Submitting Assignments

Detailed submission instructions are included in each assignment.  The following are some general principles:

  • Programs should be developed using Github Classroom as a repository throughout development.  This acts as a backup and record of your work. Your last commit before the deadline will be marked as your submission. Plagiarism checkers will also be applied to program submissions. 
    • "Commit early, commit often, and push every commit"
  • The Graphics Transformations assignment is to be submitted as a PDF through the iLearn submission page which uses Turn-it-in to detect plagiarism.

Policy on Late Assignments

No extensions will be granted except in cases of special consideration. Students who have not submitted any work for the task prior to the deadline will be awarded a mark of 0 for the task, except for special consideration cases.  Plan to submit early.

Assessment Tasks

Name Weighting Hurdle Due
Online quizzes 10% No Weekly
Graphics Transformations 10% No Week 7
3D Interactive Visualisation 20% No Week 12
2D Interactive Graphics Program 20% No Week 6
Final Examination 40% No Exam period

Online quizzes

Assessment Type 1: Quiz/Test
Indicative Time on Task 2: 6 hours
Due: Weekly
Weighting: 10%

 

Weekly online quizzes covering the lecture material.

 


On successful completion you will be able to:
  • Understand the fundamentals of vector geometry and employ them in devising algorithms to achieve a variety of graphic effects.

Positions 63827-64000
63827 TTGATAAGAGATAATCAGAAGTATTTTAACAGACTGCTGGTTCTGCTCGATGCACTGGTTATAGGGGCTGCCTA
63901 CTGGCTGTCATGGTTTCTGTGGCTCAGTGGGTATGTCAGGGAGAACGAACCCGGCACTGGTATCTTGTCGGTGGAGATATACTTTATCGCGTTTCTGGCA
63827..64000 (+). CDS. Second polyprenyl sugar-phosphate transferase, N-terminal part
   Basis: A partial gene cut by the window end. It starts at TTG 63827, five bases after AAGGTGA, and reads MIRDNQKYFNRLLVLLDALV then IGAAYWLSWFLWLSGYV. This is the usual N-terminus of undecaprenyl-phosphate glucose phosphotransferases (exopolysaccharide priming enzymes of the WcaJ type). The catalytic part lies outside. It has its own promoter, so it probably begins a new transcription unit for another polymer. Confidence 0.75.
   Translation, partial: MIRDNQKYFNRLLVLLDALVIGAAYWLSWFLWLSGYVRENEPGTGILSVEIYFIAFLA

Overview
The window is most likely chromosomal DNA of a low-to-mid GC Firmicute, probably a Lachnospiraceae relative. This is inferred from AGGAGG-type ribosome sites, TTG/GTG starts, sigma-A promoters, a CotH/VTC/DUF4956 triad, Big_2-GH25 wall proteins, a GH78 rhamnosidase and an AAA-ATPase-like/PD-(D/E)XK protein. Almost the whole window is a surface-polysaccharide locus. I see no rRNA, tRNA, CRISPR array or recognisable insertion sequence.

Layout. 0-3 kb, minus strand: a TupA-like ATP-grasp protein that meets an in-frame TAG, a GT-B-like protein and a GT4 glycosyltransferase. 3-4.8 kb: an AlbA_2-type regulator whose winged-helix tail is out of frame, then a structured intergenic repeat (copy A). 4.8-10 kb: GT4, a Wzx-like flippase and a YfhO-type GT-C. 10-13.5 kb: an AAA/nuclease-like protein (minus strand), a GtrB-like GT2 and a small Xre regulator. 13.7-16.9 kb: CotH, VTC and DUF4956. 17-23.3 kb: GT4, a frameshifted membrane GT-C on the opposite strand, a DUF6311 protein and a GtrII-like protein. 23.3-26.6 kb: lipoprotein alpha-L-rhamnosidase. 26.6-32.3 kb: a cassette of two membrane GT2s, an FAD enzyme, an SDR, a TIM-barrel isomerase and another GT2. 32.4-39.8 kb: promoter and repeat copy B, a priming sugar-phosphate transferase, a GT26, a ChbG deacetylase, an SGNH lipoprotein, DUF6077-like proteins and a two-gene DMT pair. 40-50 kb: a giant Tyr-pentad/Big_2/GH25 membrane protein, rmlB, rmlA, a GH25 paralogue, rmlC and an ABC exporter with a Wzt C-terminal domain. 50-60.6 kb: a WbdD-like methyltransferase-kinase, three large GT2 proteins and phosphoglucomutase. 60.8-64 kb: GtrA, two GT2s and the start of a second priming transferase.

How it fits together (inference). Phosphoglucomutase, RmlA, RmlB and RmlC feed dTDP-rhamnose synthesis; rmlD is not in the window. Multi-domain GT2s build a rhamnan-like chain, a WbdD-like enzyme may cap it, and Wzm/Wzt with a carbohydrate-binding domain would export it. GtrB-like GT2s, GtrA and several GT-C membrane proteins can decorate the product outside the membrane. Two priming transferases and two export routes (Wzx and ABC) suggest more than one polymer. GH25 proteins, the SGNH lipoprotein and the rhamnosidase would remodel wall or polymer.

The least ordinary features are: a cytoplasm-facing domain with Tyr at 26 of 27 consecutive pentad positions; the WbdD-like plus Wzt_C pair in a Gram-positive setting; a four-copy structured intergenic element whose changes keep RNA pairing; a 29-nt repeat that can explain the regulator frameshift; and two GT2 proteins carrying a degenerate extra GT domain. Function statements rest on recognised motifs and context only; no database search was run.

• Apply vector geometry to implement and combine 3D transformations including rotation, translation, scale and perspective.
  • Program vertex and fragment shaders to implement effects such as lighting, texturing, shadows and reflections.
  • Explain the core concepts behind advanced graphics techniques such as ray-casting and indirect lighting.

Graphics Transformations

Assessment Type 1: Problem set
Indicative Time on Task 2: 15 hours
Due: Week 7
Weighting: 10%

 

Use mathematics and sketching to solve computer graphics problems involving 2D and 3D geometric transformations

 


On successful completion you will be able to:
  • Understand the fundamentals of vector geometry and employ them in devising algorithms to achieve a variety of graphic effects.
  • Apply vector geometry to implement and combine 3D transformations including rotation, translation, scale and perspective.

3D Interactive Visualisation

Assessment Type 1: Programming Task
Indicative Time on Task 2: 26 hours
Due: Week 12
Weighting: 20%

 

Create an interactive 3D graphics application using OpenGL. Your program will display on the screen the 3D appearance of a scene.

 


On successful completion you will be able to:
  • Understand the fundamentals of vector geometry and employ them in devising algorithms to achieve a variety of graphic effects.
  • Program 2D and 3D graphical applications using OpenGL embedded in a programming language (such as OpenGL in Java)